Lansing seeks receivership for Jackson Johnson’s nonprofit

Litigation necessary to ‘safeguard’ work on behalf of homeless 


MONDAY, Feb. 3 — The city of Lansing has asked a judge to put into receivership One Church One Family, the nonprofit formerly headed by Joan Jackson Johnson, who was suspended as director of the human relations department over alleged conflicts of interest. 

The city made the motion in 30th Circuit Court to “safeguard” thousands of dollars in grant funding and ensure services for the homeless continue, records state. 

State law allows judges to appoint a receiver over nonprofit organizations and their assets after they’ve essentially been abandoned by their leadership. Those assets — which in this case would include nine homes in Lansing — can be returned “whenever it appears to be the best interest” of the parties involved, according to the statute. 

But where those assets will end up remains uncertain. After Jackson Johnson resigned from the organization last year, Schor said city officials haven’t been able to find anyone willing to take responsibility for the nonprofit. And botched records filed with the state are making it difficult for city officials to follow thousands in city funds.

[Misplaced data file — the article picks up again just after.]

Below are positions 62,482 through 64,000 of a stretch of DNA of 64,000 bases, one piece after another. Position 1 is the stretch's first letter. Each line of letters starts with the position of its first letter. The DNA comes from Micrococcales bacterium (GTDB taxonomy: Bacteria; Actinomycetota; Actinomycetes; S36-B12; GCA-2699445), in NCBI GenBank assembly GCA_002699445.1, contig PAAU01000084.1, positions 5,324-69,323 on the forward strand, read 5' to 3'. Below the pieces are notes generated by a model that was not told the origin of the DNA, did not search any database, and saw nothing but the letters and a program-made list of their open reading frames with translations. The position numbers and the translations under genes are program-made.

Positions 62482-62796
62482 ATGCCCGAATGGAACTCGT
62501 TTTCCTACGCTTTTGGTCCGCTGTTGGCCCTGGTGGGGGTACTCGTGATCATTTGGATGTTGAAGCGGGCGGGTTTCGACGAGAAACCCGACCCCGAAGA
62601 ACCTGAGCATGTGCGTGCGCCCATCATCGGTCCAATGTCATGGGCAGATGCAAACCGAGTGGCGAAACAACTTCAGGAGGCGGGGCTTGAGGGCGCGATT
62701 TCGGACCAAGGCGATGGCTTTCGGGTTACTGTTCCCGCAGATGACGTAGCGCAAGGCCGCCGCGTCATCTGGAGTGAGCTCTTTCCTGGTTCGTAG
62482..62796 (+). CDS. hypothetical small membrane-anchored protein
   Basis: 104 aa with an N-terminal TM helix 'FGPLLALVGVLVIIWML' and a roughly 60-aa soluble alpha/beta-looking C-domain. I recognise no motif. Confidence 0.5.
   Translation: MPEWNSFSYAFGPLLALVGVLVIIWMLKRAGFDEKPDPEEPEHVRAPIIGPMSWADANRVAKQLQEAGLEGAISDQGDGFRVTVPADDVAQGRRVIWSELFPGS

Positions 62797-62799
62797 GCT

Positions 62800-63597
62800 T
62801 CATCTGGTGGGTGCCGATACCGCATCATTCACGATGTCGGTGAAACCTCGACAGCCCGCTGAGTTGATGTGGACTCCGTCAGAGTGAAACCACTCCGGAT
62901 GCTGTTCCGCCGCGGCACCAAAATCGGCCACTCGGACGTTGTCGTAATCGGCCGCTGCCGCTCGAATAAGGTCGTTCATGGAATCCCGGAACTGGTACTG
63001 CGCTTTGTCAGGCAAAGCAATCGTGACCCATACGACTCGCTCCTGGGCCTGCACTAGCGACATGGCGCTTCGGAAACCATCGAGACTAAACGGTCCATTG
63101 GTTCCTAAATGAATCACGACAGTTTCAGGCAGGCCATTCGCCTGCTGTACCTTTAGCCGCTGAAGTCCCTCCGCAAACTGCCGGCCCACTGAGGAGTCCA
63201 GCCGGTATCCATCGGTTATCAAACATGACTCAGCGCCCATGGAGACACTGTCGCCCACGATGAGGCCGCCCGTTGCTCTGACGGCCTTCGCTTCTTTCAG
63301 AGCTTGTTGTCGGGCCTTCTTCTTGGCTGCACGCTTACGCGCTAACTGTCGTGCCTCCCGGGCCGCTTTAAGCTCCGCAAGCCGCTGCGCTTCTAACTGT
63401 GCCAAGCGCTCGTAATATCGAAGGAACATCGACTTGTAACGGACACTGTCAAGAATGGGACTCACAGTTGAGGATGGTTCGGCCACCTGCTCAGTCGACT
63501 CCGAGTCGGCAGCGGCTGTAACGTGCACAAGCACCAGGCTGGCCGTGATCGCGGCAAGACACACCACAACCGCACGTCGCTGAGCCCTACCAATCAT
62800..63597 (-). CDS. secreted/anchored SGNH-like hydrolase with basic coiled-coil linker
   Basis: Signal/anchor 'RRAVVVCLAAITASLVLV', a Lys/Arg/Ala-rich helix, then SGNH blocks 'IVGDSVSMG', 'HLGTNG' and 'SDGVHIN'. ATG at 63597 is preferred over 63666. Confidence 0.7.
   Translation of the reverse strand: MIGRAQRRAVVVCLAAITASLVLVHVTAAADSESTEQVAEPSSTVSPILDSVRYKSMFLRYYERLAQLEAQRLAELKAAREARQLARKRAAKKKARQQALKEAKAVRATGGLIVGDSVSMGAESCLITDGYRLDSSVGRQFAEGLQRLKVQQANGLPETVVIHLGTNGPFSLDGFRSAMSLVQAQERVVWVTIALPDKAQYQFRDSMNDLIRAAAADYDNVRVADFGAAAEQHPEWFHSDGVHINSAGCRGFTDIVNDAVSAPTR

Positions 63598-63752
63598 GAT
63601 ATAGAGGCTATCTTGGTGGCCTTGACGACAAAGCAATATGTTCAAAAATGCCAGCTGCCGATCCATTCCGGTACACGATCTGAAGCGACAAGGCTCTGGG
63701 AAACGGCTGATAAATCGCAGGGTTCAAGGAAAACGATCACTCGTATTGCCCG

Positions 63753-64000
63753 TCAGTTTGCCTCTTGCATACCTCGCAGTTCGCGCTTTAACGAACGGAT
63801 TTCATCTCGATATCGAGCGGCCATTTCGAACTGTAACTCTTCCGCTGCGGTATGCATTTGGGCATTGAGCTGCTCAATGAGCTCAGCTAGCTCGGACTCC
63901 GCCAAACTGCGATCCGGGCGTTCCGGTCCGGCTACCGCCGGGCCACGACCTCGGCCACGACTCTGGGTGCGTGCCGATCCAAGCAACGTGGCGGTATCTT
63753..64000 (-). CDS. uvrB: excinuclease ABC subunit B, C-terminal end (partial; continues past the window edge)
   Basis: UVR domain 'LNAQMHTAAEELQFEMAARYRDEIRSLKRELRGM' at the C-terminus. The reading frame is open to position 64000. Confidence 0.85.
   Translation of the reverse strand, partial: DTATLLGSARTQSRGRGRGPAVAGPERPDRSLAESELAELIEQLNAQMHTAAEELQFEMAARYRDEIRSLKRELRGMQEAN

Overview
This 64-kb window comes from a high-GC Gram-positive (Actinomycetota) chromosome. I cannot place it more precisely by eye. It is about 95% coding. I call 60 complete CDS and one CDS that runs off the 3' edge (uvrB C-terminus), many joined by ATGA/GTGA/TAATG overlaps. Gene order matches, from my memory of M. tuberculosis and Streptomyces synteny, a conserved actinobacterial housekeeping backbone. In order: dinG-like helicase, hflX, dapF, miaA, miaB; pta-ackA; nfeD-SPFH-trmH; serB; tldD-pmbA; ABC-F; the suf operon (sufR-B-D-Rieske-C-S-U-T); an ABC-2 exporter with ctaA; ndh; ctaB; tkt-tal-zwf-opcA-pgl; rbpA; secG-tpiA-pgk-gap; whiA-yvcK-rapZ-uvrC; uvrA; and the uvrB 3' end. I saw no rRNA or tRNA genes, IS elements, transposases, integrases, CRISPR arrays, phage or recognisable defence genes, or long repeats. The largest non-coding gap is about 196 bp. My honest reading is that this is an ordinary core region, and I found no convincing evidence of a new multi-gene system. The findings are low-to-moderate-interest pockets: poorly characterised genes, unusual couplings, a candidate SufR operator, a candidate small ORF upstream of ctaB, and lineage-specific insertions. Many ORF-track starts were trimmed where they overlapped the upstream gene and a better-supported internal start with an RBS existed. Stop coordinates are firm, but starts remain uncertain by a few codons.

“It’s surprising, I would say that,” Schor explained to City Pulse. “We’re still trying to figure it out.” 

Court records contend One Church One Family has failed to provide any records of how it spent nearly $250,000 in grant funding and is operating without a registered agent or any legitimate board of directors — leaving no choice but for a local judge to appoint someone to take control over the nonprofit. 

That person, if appointed, would also be tasked with ensuring homelessness prevention services continue for dozens of local families, including those housed at nine Lansing homes owned and operated by One Church One Family. The case has been assigned to Judge Clinton Canady. No hearings have yet been scheduled.